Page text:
Aaaah, Norman Berrow. Such highs, such lows, so much middle ground. I can’t think of anyone else who leaves me on such a knife-edge: with a few adjustments here and there Berrow could well have written some genre classics, and it’s often an agonising fascination waiting to see which way the book falls. So now we’re back at the very beginning with his first novel The Smokers of Hashish (1934), decidedly more adventure than detection, where he applies his chameleonic tendencies to some (ahem) intrigue in Tangier. As you may expect from a book of this era with this title, the result is pulpy fun, though with two neat moments to distinguish it.
Young Bill Hamilton — of indeterminate age, purpose, and provenance — is living on Gibraltar with his family and heads over to Tangier for the weekend to make love (in the 1930s sense, you understand) to his intended sweetheart, the ward of a family friend. A chance encounter with old school chum Charles ‘Chiller’ Edgerton ends up disrupting these plans significantly, not least because Edgerton appears to be in the pay of the US security services and may have business in the city. Cue shenanigans, kidnap and rescue involving various people in different combinations and roles, and the unveiling of the ‘surprise’ mastermind behind the semi-coherent scheme used to justify it all. As I said: pulpy but fun.
The writing is very accomplished, however, especially in the scene-setting; if Berrow never went to Tangier himself then he read some damfine guidebooks:
One just lands at Tangier. There are no Customs houses, no passport officials, and no medical officers. But there are beggars, thinly disguised as porters, and street vendors innumerable. These descended on us in a swarm and deafened us with their clamour. The combined stench was wonderful. The porters all but knocked us down in their efforts to wrest from us our parcels and suitcases. Those of us who managed to fight our way through this front line of Tangier’s defences soon found ourselves in the reserve trenches.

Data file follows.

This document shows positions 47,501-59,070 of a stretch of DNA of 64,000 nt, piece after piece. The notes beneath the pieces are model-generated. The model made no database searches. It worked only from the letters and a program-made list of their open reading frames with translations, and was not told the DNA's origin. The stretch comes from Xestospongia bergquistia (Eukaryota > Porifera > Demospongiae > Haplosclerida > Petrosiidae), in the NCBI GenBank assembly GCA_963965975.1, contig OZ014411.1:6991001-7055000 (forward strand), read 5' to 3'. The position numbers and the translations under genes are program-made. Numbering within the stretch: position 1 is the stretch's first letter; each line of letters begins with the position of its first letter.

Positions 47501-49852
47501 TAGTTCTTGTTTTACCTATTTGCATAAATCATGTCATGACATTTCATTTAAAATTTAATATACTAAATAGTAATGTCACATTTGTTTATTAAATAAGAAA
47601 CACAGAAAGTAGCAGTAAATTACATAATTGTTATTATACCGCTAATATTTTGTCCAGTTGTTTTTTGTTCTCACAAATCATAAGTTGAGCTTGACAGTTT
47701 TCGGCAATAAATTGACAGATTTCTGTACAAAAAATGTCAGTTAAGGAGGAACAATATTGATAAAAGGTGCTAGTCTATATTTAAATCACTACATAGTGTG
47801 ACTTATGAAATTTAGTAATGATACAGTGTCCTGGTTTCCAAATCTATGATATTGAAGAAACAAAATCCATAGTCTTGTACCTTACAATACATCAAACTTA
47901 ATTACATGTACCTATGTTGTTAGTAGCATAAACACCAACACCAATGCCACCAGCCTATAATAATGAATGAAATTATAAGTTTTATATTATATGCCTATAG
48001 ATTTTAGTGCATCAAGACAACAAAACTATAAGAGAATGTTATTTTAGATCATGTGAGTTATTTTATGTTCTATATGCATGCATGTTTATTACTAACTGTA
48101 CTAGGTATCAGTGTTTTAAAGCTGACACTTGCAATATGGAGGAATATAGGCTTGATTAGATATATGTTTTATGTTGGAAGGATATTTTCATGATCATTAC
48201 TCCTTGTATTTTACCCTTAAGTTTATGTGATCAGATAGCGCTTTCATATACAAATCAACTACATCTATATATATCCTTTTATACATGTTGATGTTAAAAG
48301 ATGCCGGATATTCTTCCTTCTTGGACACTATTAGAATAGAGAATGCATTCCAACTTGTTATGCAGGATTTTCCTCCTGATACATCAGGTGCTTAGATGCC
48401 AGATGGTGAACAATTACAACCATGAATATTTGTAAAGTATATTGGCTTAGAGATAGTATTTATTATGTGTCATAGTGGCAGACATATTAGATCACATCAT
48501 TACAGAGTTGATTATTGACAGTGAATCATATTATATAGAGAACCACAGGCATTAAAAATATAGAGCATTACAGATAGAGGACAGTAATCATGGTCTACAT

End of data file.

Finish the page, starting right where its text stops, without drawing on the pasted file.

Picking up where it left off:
11 thoughts on “#451: The Smokers of Hashish (1934) by Norman Berrow”
I am baffled by the cover. Why are the angles so wonky? Why is the penciling not in the direction of the angles the walls are supposed to be? How does the assailant have his fingers around the corner without bending them, and why would he make his fingers visibile to the trenchcoat-figure anyway? If the basket of oranges indicates the location of the floor, does that mean that the assailant is not only quite a bit larger than the trenchcoat-figure, but also that both of them have gigantic upper bodies, super-long arms and yet miniature legs??
All these questions — and more! — are answered within!!!
Yeah, after my frankly disappointing experience with Oil Under the Window and my seeming inability to penetrate past Chapter One of The Words Have Wings, I think I’ll just savor the two L.C. Smith classics I have left to read (yes, I’m saving The Footprints of Satan and The Bishop’s Sword for special occasions) and rely on you to point me in any other good direction.
Absolutely — I’ll definitely read everything he’s written in the fullnless of time, so use me as a pointer to what I think are the good ones. And then disagree volubly at your place 😉
I’m confused . . . I can’t recall a single moment when we have disagreed . . .
The only Berrow I have read is The Footprints of Satan, which is a genuine classic but I am somehow under the impression that none of his other books are as good. What else would you recommend to a Berrow neophyte?
Try The Bishop’s Sword — it’s easy to solve, but a lot of fun, and uses its various impossible situations superbly.
Depending on your resposne to that, we’ll talk further…
Neil, in addition to TBS, I highly recommend The Three Tiers of Fantasy, which may not be a classic in the FoS mold but is great fun and contains three impossible crime situations, one of them (the second one) a classic IMHO.
Thanks for the recommendations!
I think I’ll try The Three Tiers of Fantasy first because, upon reflecting, I am not sure I can fully trust the opinion of someone who dismisses Ellery Queen. 😛
Is someone around here dismissing Ellery Queen? Well, I hope they don’t spread their negative attitude over here, where I’m busy examining and critiquing the endurance of the EQ legacy, and mess up all my good work…